Britomart claim to reach court about Easter
Savoy Group’s claim against Auckland City Council over the Britomart project failure will be for more than $100 million and should be lodged in the High Court in about six weeks.
At the same time as councillors have been working towards a lesser, but potentially as expensive, transport interchange for the Britomart site in downtown Auckland and Savoy’s lawyers have been putting together the damages claim, Savoy director Jihong Lu (right) has been involved in a far bigger, and proceeding, transport infrastructure scheme in the Philippines, embroiled in a High Court case over sale of shares in Smartel and is about to launch his group’s formal bid to take over a listed Hong Kong electronics manufacturer.
Meanwhile Savoy Equities, the group’s New Zealand-listed company, hopes to have resource consent in a few weeks for its major extensions to the Hyatt Regency Hotel property. Some Savoy Equities staff have also been employed on the Philippines venture.
The extent of Mr Lu’s active business ventures is ironic, given the state of the Britomart bus terminal, where Savoy companies were to take on a development role, earning potentially large sums from the 11 towers to be built above the five underground transport centre and parking levels.
Pacific Capital Assets was listed to give small investors a stake in that project and in further proposed infrastructure project involvement in New Zealand, Australia and Asia. But that listed company folded with the continual holdups on the Britomart scheme.
The city council canned the project late last year, claiming Savoy had not met its part of the master development agreement, but Savoy claims this was a contrived ruse to meet the political ends of councillors, and a mayor, elected to oppose the scheme.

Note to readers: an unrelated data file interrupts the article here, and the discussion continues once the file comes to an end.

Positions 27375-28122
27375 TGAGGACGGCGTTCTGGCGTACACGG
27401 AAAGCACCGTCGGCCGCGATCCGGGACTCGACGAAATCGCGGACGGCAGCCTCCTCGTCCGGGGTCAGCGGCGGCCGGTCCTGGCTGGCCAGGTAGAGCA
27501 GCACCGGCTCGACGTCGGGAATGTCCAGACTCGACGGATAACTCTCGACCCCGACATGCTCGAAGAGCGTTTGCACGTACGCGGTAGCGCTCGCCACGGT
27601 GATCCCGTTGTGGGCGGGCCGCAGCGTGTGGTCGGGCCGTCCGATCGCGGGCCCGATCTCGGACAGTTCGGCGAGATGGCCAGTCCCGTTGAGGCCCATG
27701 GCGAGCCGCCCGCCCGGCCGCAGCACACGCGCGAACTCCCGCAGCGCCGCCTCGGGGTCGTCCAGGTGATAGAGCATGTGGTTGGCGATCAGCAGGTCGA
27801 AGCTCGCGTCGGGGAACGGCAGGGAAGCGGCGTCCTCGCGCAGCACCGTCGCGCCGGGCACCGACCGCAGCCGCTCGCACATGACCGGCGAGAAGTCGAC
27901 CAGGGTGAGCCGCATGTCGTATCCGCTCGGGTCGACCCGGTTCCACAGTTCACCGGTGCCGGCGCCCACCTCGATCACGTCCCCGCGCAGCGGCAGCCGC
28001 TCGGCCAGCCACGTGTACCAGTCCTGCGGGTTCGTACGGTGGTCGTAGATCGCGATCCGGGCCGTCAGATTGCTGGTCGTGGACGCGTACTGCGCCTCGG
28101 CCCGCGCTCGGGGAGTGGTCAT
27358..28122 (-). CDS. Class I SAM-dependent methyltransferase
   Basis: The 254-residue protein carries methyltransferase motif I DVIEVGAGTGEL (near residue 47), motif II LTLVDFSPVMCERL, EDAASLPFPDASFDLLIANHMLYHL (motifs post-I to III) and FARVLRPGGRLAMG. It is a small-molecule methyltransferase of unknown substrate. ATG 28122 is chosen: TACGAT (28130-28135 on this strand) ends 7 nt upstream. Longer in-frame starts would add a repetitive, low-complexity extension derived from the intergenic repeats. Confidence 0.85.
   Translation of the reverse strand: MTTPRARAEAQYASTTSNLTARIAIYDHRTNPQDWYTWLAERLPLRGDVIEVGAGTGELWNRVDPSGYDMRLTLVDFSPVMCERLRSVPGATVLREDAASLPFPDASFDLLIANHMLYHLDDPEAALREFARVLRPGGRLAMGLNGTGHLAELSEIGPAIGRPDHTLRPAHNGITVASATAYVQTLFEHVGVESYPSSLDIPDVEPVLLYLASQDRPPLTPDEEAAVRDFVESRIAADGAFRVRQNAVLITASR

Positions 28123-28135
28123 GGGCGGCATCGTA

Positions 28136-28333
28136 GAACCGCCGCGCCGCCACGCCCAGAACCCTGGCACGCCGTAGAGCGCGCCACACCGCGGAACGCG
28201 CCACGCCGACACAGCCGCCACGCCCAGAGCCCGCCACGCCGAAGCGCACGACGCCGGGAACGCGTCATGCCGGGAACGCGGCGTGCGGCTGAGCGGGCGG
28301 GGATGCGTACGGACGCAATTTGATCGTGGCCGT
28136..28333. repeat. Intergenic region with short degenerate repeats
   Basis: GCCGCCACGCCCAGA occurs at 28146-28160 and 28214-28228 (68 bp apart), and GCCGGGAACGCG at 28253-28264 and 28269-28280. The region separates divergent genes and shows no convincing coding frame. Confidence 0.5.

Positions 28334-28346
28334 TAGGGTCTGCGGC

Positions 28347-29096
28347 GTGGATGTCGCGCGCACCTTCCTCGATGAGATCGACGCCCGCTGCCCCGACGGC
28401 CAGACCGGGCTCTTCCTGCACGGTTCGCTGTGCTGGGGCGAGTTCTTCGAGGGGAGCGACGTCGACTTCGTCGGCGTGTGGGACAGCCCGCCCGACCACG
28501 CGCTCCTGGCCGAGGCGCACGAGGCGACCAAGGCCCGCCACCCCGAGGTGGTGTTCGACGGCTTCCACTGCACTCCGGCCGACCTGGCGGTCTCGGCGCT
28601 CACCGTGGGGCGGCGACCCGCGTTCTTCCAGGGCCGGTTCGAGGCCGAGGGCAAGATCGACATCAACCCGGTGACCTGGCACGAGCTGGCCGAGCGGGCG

“The amount will be substantially over $100 million,” Mr Lu said of the damages claim over the torpedoed Britomart project. “We’re definitely not giving up.”
Part of the group’s litigation process involves establishing a distinct vehicle within the Britomart Investments subsidiary, while the parent company, Savoy, and rest of the group carry on with new projects.
“I still have a strategy for New Zealand. Just because I’ve been away, I haven’t given up that strategy. I want to make sure the entity for battle is sufficiently quarantined not to backfire on my other business in New Zealand.”
Savoy Equities chief executive Kerry Haycock said the claim against the council would be for breach of contract, damages for costs, loss of potential earnings and conspiracy among councillors “to achieve a certain outcome. That outcome injured us.”
Said Mr Lu: “They also frustrated the ability of the parties to complete. There were market rumours that Jihong Lu wouldn’t come up with the funds. As we started getting the documents in place, they realised, ‘Gosh, he will come up with the money,’ and they pulled the plug. I wasn’t even here at the time the announcement was made.”
Compared to the long and ultimately fruitless haggling over Britomart, Mr Lu hopes the group’s expansion back of the Hyatt Regency Hotel, along Princes St and flowing down to Eden Cres, will be underway soon.
Savoy hopes to get resource consent in a fortnight for the project, to build the 108-unit Hyatt Residences and extent the hotel’s existing conference facilities.
That would enable Bayleys to open its marketing campaign before the end of this month. Despite the site’s obvious distance from Auckland’s new playgrounds, Princes Wharf and the Viaduct Basin, Mr Lu is enthusiastic about the apartment scheme’s potential because of the ability of hotel operator Hyatt to draw on the corporate clientele it has really not had a place for.
“Hyatt Australia has a very strong marketing programme, but corporate clients can’t stay in the Hyatt here, it’s not upmarket enough. At the moment 20% of our bookings are from the Hyatt organisation, but the apartments will give us much better critical mass to attract more.”
Landplan Pacific is project and development manager on the Hyatt Residences, and Mr Lu said the two parties could be involved together again, with Savoy involved in financial arrangements.
But these projects are small compared to some Mr Lu has become involved in overseas.
Savoy Group, the family business through which Mr Lu controls New Zealand listed company Savoy Equities and also through which he has taken interests in overseas ventures (where Savoy Equities may pick up contracts for its staff but has no other significant interest), has become one of five owners of Fil-Estate Group, “probably the second largest property conglomerate after Ayala Group” in the Philippines, with assets exceeding $US1 billion.